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Lagos, how to organize a fabulous african fashion week?

Lagos Fashion Week is over for this year! After talking about the purpose of african fashion weeks, let’s talk about one of the greatest! Named by the Vogue, the West Africa’s capital of culture, Lagos is the place to be. Therefore, its fashion week is  where fashion influencers have to be. This year, you could meet Tamum McPherson, Trevor Sturrman or Suzy Menkes.

Nigeria’s apparel and footwear market is estimated to have a market worth of $4.7 billion according to Euromonitor. Lately, Michelle Obama, Lady Gaga, Beyonce and Lupita Nyongo were seen wearing clothes by Nigerian designers. In 2002 the Nigerian government banned fabric imports in an effort to safeguard its withering textile industry. There’s a real fashion ecosystem in Nigeria from the production to the distribution. Even though, designers still feel the need of a real regulation in their industry from the government, it’s a great time to be a Nigerian fashion designer. In 2011, Omoyemi Akerele created the Lagos Fashion Week. “I realised that there was a huge gap that needed to be filled and, for the industry to grow, it was important to think of a platform that would act as a catalyst on the scene to spearhead change and work towards positioning fashion properly in Nigeria, and of course in Africa, as a business.” said the founder to The Guardian Life.  As the industry grows, Lagos Fashion Week plays a real role in discovering new talents, bringing light on some designers and creating business opportunity.

This year, it all started by  “the gathering”, a fashion business dinner. The intimate by-invitation-only event was held in the Wings complex welcoming editors, designers,influencers and models. The panelists discussed about “The importance of platforms in fashion’s eco-system”. Designers Adebayo Oke-Lawal, Latti Ronke or Bridget Awosika were attending this event as long as Mary Edoro from Bella Naija or Media Star Vimbai Mutinhiri.  Two years ago, Omoyemi Akerele, Lagos Fashion Week Founder, created a campaign named “Connecting the Dots”. She believes there’s no fashion industry if there’s no connection between the designers and those who make the cloth, market it, etc.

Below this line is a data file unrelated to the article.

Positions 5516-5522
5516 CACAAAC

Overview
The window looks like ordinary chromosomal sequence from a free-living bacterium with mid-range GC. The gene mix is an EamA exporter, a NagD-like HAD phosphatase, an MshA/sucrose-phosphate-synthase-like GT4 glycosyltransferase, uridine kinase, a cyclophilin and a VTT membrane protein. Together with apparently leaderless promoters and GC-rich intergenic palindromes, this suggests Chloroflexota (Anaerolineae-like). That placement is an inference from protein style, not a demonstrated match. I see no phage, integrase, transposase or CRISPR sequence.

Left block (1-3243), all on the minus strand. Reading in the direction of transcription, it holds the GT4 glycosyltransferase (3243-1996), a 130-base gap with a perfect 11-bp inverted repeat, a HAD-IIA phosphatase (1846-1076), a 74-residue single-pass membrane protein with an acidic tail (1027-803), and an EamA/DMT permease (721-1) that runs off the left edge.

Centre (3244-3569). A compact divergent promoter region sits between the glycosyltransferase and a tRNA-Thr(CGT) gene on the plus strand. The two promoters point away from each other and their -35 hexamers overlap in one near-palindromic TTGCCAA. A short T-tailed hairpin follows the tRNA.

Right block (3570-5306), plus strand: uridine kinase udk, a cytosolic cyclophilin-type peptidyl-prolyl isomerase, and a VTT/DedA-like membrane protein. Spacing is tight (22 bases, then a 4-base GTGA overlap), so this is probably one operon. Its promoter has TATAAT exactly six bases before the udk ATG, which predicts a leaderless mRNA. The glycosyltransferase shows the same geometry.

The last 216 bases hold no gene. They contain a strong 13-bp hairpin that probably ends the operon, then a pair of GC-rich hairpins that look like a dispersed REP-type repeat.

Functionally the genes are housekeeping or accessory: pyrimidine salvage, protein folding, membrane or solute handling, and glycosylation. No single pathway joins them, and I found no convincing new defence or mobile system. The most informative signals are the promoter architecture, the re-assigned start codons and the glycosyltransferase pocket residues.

During the Fashion Week, apart of the shows, there’s a talent discovery initiative named Fashion Focus Africa that creates access to networking opportunities, knowlege transfer and a Fashion Focus Fund. For this edition the initiative was expanded  to other African countries this year. The top ten included designers from different countries: Duaba Serwa and Larry Jay from Ghana; Moshions and Haute Baso from Rwanda; Katungulu Mwendwa and Jasleen Matharu from Kenya; Naolila from Angola. Jasleen Matharu – Kenya; as well as Talakija, Ili and Rick Dusi from Lagos. During a recent visit in Nigeria, Theresa Mays, British Prime Minister wore a custom jacket by Emmy Kasbit, the winner of the first Fashion Focus.

One of the great moments of this fashion week was the show of Tiffany Amber. She choosed the concept store Alara to present her collection. Rich Mnsi’s pretty colors, Lisa Folawiyo’s prints, Deola Sagoe’s structured shapes, Maxhosa Laduma’s knitwear and Black Coffee’s original cuttings made a great impression. Three francophons were featured this year. Elie Kuame matched tulle and plaided patterns, Adama Paris presented black silhouettes with big hats earrings but the most awaited was Sarah Diouf from Tongoro Studio since Beyonce wore her creations this year. Her flowing silhouettes and prints did not disappoint.

 

Five designers (Christie Brown, Tsemaye Binitie, Tongoro Studio, Meena and Clan) were asked to craft their take on a classic shirt and make 100% made-in-Nigeria pieces that were available at the Lagos Fashion Week Exhibition Tent through October 27. The collaboration between the Designer’s Consociate -a platform comitted to engineering growth and development by creating sustainable solutions across the fashion supply chain-  and Lagos Fashion Week aims “to bring to the forefront how fashion can be a source of job and wealth creation” says Omoyemi. The shirts were produced by beneficiaries of the Human Capital Development Center, an initiative managed by Style House Files.

Orange culture closed the show with a ‘Orange Moon’ which was pictured on the screens and looked somewhat like a blood moon. They provided a little piece before the show as a context “We use our Spring/ Summer 2019 to explore the fight for identity in a world where ideologies and stereotypes are constantly pushing against one’s ability to fully bloom. Most societies have coerced people into managing two personalities, one in the daytime, one at nighttime.” The models all came at once on the runway showing a colorful and playful collection. The singer Falana closed the show as Bayo Oke Lawal, the designer were receiving a standing ovation.

Lagos Fashion Week is more than just clothes showed on a runway. It is a platform where designers bloom and find opportunities. It is a place where you can make business, where some can learn and be empowered. That is what we are waiting from a fashion week.

 

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